In nature, drone flies are common visitors to flowers, especially in late summer and autumn, and can be significant pollinators. Btw I prefer waxies in most situations but will use spikes when they are working I find spikes easier to work with they stay on the hook better and they seem to work longer. I have not had a lot of luck with mousies but also havent given them much of a chance. Sorry to ramble but if I could only bring one of those mentioned waxies for sure they just work better usually in my opinion anyways.
Because of their tiny size, spikes are best for catching fish with smaller mouths, like perch and sunfish. Top off a small jig like a No. 2 Swedish Pimple with a spike or two and you’ve got a lethal panfish combo. Aptly named because they feed on beeswax, waxworms are the larvae of the bee moth and are good natural baits to use when ice fishing for bluegill, crappie or sunfish. When storing waxworms, it’s best to use a small container filled with sawdust and keep them in the refrigerator. You can ice fish with waxworms using a number 6 bait holder hook under a float or you can use them to tip small teardrop or tube jigs. The waxworms will become soft and start to fall off of your hook after a few drops, so change your bait often.
I prefer to let the spikes sit in a warm environment until they hatch then use the fly… Ive only ever used spikes but maybe ill try waxies sometime. N.A.S. Inc. was founded in 1981 and was one of the first retail ecommerce website specializing in live bait directly to the consumer. We specialize in Canadian Nightcrawlers, Butterworms and preserved Emerald Shiners. Keep your bait in a sealed container to avoid drying out in direct sunlight.
Never touch the larvae; they will feel slimy because of the oils they secrete which act as their natural bug repellent. They’re pretty much predators, and when they fully mature into adult blowflies, they’ll eat almost anything. They’re short-lived because they don’t have a self-feeding endo-organism that they feed on as many other insect larvae do. The spike thrives on dead flesh which is why it’s important to keep your bait alive until you are done using them. Usually for a single hook lure I’ll use a waxie and get it kicking.
These wax-moth caterpillars, like butterworms, are also sold as pet food. Waxworms have a soft body and are larger than spikes and mousies. They’re considered an all-around favorite, as they catch everything from crappies to trout when dressed on a Swedish Pimple or Kastmaster. But they also catch pickerel and walleyes when hooked on a Rapala Jigging Rap.
Place a few cocoons into your pet spider cage and watch the final life cycle of a maggot. If you have a pet spider and are looking for spider food, we can help. This spider food is loaded with nutrients to help keep your pet spider healthy. You’ll want to keep your spikes at around 33-40° F for maximum shelf life. Since most refrigerators are usually kept around 40° F, we recommend you store your spikes in the coldest place in your refrigerator.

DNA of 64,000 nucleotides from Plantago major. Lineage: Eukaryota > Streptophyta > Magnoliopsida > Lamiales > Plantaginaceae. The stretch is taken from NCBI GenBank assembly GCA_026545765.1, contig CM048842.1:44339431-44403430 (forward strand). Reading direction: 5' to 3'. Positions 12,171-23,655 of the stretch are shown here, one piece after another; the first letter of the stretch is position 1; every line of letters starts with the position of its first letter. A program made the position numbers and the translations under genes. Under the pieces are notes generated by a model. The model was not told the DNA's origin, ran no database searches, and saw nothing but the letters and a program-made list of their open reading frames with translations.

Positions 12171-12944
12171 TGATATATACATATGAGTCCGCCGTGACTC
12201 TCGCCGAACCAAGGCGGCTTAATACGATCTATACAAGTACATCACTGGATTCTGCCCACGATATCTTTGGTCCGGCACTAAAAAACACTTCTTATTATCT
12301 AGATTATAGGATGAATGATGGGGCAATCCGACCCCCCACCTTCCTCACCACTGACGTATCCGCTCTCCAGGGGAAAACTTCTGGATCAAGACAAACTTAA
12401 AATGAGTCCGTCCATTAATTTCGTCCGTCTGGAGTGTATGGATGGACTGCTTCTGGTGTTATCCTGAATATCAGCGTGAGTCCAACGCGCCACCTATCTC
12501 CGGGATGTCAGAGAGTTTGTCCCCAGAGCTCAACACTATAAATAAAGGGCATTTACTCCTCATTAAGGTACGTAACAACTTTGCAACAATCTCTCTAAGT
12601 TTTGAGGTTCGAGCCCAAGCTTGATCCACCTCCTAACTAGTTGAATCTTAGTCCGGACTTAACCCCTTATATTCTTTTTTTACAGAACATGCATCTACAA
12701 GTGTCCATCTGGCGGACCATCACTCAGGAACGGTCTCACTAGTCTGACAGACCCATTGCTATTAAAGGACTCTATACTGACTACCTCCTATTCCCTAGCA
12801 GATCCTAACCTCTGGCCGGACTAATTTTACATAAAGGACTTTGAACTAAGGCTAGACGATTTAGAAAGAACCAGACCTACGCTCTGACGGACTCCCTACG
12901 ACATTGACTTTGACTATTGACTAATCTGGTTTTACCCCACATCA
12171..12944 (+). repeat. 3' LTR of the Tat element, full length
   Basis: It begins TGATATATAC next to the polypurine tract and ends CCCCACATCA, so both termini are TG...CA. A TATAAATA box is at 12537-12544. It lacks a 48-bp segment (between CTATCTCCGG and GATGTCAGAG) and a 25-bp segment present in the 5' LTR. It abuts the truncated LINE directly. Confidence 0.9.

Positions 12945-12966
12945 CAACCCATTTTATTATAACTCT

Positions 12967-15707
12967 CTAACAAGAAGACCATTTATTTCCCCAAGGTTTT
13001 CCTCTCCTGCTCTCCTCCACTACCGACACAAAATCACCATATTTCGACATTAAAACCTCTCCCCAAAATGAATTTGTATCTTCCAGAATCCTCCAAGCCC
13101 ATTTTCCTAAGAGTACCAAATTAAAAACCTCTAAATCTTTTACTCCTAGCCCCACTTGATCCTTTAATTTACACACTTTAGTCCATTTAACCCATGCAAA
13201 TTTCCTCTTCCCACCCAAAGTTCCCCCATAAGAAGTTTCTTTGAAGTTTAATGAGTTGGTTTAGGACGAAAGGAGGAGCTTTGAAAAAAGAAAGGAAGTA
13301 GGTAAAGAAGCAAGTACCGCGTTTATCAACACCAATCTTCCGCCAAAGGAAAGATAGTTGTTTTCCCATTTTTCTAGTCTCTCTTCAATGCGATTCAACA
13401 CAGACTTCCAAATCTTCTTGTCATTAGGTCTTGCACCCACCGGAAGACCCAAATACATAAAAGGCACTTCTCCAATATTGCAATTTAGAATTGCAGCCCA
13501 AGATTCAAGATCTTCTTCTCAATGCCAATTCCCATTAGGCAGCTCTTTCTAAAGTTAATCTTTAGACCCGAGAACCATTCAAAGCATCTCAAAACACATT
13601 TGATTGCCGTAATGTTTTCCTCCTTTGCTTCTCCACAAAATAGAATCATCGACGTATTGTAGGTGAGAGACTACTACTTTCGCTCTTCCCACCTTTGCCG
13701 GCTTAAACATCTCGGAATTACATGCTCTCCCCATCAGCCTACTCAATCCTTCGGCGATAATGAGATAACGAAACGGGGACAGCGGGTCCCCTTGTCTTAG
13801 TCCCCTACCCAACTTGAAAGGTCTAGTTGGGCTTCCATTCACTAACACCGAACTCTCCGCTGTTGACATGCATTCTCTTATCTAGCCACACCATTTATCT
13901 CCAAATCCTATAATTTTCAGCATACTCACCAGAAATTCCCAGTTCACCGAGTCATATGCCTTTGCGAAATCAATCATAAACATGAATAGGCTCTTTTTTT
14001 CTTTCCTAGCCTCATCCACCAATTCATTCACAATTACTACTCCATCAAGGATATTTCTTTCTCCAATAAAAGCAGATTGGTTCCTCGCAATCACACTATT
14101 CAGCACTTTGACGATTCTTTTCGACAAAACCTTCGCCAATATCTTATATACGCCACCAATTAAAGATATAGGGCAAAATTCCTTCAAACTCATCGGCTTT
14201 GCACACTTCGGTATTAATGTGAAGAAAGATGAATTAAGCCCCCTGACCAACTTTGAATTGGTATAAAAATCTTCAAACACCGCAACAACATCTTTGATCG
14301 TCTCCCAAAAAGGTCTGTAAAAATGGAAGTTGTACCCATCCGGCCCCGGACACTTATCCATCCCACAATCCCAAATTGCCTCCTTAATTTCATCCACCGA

If there is a river nearby, make sure that your bait is iced over both sides. I love them all they taste so good warmed up over the heater when I’ve been out for 8hrs. An expert fisher should know how to keep his bait fresh and ready for anything. This doesn’t mean that you have to be an expert fisherman yourself; this article is written with beginners in mind.
Slightly larger than spikes, mousies secrete a white liquid when pierced that bigger perch and crappies can’t resist. Thread three or four of them onto a No. 2 Swedish Pimple, and jig it throughout the water column until you get a bead on the fish’s holding depth. Spikes are the pale larvae of the bluebottle fly and closely resemble what you might find hanging out in your garbage can. Due to their tiny size, spikes are best for catching smaller fish with smaller mouths, like perch and sunfish. Top off a Marmooska or Caty Jig with a spike or two, and you’ve got a lethal panfish combo. Sign-up to receive our monthly newsletter with interesting blogs about fishing and boating.
It’s disgusting to discover live maggots crawling and wiggling around in the trash, and once discovered we take quick steps to eliminate them. These maggots are those of the common housefly and are similar to the ones called spikes that are familiar to ice fishermen. Spikes are the larva of blowflies, which are also known as blue bottle, green bottle or cluster flies. Spikes are about a half inch long and are white with two tiny black eyes. After about a week of eating, spikes will turn into a brown cocoon, but fishermen slow down this change by keeping them in the refrigerator.
Dion Liriano is a 51-year-old American zookeeper who has retired from the business. He was once a highly successful director of the Zoo and Aquarium, but he has since hung up his gloves and moved on to other ventures. Dion's passion for animals began at a young age, when he would help his father care for their family pets. This love grew exponentially when he started working at the zoo; Dion quickly became one of the most experienced keepers in the business. He credits his success to the relationships he built with both staff and animals over the years.